Students in the heritage management program are training for heritage-related careers in government agencies, private-sector consulting firms, educational institutions, and various other organizations engaged in the interpretation, preservation and perpetuation of cultural heritage. Two examples of such places are heritage centers and museums. The UH Hilo program emphasizes heritage training in Hawaiʻi and the Pacific Islands but does so within the context of a global community.
Despite dozens of similar MA programs around the globe, none of the major extant programs focus on the Pacific Islands. The Hilo program has several goals—to create a workforce of historic preservationists who are committed to the long-term management of Oceanic cultural resources, to increase the representation of descendant communities in leadership positions in heritage management and to assist community planners in more sensitive treatment of traditional cultural properties.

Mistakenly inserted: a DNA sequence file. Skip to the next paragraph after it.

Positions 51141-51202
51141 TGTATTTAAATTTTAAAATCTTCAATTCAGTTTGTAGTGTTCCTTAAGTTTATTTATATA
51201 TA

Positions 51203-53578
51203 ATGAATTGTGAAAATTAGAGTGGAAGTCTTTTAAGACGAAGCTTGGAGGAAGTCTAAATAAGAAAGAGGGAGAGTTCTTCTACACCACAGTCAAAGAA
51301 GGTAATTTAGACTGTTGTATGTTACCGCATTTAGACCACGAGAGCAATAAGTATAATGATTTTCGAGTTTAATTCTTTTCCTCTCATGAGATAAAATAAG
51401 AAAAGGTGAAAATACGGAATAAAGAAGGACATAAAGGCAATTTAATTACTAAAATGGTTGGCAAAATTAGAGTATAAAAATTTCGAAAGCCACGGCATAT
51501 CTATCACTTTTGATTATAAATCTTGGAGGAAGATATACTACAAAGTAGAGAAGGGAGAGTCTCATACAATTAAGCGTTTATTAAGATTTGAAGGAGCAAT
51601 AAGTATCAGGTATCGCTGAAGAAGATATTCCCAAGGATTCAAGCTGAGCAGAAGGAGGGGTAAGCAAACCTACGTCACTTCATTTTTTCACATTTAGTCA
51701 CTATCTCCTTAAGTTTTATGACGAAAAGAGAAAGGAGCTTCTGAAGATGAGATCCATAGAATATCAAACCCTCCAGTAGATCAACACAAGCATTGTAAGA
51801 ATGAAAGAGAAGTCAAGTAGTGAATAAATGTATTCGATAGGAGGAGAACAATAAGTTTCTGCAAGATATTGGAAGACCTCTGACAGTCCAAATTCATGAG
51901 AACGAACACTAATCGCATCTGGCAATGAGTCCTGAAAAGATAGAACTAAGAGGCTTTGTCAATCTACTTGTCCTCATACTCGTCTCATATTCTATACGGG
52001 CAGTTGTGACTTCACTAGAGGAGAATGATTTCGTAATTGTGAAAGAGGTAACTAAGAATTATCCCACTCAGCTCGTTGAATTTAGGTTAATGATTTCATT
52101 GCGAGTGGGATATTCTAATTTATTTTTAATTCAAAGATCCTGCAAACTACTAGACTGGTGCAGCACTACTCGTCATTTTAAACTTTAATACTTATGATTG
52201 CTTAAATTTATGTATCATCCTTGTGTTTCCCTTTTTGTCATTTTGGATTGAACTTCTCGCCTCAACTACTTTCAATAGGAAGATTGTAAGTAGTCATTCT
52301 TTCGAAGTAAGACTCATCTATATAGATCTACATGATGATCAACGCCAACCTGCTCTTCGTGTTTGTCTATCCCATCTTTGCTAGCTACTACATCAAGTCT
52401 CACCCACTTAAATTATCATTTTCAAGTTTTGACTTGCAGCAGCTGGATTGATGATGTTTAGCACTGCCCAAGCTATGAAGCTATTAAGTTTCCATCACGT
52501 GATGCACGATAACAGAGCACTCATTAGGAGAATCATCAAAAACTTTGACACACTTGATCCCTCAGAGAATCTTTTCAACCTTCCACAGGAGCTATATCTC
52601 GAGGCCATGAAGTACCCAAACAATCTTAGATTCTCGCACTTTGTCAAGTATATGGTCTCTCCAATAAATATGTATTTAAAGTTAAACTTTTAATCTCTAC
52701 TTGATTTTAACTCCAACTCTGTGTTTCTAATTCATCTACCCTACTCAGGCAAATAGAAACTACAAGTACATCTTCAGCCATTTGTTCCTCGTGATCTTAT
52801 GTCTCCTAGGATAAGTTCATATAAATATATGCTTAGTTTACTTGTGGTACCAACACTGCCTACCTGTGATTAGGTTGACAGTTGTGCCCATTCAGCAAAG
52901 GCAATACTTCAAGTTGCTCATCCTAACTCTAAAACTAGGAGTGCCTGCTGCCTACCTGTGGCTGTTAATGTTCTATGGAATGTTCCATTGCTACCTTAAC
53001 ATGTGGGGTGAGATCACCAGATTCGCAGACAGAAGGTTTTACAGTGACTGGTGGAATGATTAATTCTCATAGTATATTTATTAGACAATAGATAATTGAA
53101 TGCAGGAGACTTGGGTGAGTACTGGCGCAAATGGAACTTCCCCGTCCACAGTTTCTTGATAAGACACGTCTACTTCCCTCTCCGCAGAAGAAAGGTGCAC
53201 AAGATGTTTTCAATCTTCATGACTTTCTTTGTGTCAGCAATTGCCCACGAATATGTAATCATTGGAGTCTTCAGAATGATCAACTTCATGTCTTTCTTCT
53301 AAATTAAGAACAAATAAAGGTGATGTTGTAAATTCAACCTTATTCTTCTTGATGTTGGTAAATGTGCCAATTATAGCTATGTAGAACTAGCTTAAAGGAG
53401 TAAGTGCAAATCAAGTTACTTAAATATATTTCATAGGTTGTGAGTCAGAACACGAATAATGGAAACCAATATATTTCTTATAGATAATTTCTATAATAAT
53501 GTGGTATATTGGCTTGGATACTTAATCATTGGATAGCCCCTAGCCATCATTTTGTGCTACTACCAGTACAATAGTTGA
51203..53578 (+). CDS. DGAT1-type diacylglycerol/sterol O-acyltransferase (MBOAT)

- Related: A paper on the importance of the program, “Decolonizing Heritage Management in Hawaiʻi,” (PDF) by Peter Mills and Kathleen Kawelu
Participants performed community based research in heritage management and developed their skills in archaeology, cultural impact assessment and collections management. The students prepared their thesis projects based on original field research and internships.
“In collaboration with the organization Nā Kālai Waʻa, I’ve spent the past two years creating a project exploring the past and contemporary uses and meanings of the navigational heiau, Koʻa Heiau Holomoana in pursuit of its proper portrayal and preservation,” says Mello in a Facebook post.
For the theses defense schedule for Kalā Mossman, Matthew Clark, Nicole Mello, Kalena Blakemore, Lokelani Brandt and Tamara Halliwell, read the full article at UH Hilo Stories.
—By Susan Enright